How to find inspiration for your 3D printed designs

Posted by in Community

by Aviva Fort

From Eleanor: Aviva Fort is a Shapeways Crew member and designer who runs the SKAZMdesign shop on Shapeways.

Every maker knows how it goes. The creative well runs dry. Nary a drip of inspiration leaks into your parched skull. Try as you may, you just can’t think of anything to help you make that “wow” product; something you’ll love to see made into 3D printed reality. You’re just plain stuck. 

From my perspective as a maker and designer, I’m going to give you a few doorways in your life and mind that you can open up to find inspiration. Hopefully they will serve as the first steps towards designing and producing an awesome item that you’ll love to build and boast about. Three ways that help me create new designs are: looking into nature, finding a small detail on an architectural or cultural piece, and listening to good old heavy metal music.

Nature is quintessential design. Most of it is actually based on a mathematical concept called the Golden Ratio – for example, plants and other life forms grow new cells in spirals which happen naturally because each new cell is formed after a turn. I’m not much of a mathematician, so there’s no way I can get into it, but the connection is there. In any case, when you look at the perfection of a blooming rose, or a twisted tree trunk, or a gorgeous sea shell, there are patterns you can base amazing designs on.
Architecture is full of flourishes and tiny details, which when cut out of the larger picture, stand beautifully on their own. Say you’re at a museum and you’re looking at a gothic diptych relief sculpture from medieval times. Chances are there are tiny designs within that sculpture, such as a flower, geometric pattern or even something in the face or garb of one of the statues that can be visually extracted into a great sketch to start a design from.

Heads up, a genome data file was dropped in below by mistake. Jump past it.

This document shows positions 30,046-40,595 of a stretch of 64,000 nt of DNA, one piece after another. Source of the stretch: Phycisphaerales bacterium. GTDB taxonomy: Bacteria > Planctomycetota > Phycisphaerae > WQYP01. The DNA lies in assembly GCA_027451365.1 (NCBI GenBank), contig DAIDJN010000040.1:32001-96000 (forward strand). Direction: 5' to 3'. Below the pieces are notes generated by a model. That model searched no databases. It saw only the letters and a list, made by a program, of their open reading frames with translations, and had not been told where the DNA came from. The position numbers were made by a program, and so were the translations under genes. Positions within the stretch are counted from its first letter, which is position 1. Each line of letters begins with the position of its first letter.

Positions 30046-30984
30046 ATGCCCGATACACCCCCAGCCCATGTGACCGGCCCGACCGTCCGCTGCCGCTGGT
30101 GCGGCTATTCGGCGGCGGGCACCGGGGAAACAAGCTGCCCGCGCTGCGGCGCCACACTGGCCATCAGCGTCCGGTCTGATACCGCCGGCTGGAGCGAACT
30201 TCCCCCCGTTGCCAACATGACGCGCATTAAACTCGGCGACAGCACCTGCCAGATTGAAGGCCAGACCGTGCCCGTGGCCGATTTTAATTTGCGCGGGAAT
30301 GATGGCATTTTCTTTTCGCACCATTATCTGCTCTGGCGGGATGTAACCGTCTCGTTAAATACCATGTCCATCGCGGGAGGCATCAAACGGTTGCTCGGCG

And hey, regarding music, everyone has their tastes, but nothing gives me more of a creative jolt than listening to some powerful, many-layered heavy metal. I actually listen to bands like Dark Tranquillity, Moonspell, and my ever-favorite, Iron Maiden. These bands are rife with lush sounds such as harmonic guitar work and haunting melodies. I try to channel the dark beauty and intensity of the music and focus it into my designs. 
There are a ton of other ways to come up with some inspiration when you’re down in the creative dumps. This is what works for me. I hope you’re able to use some of these ideas in your own work. Feel free to share some examples of any work you’ve done starting with these techniques below!

2 comments

  1. Henry Segerman

    Very little of nature (or anything else) is based on the golden ratio. This is a persistent myth. At best, there are some natural processes in plant growth that under ideal conditions can lead to patterns involving the Fibonacci numbers.

  2. Anonymous

    That is ironic, Henry. The formula for Fibonacci numbers actually involves golden ratio, and the two are intimately related:
    http://en.wikipedia.org/wiki/Golden_ratio
    In fact, golden ratio arise because nature tends to follow Fibonacci pattern.

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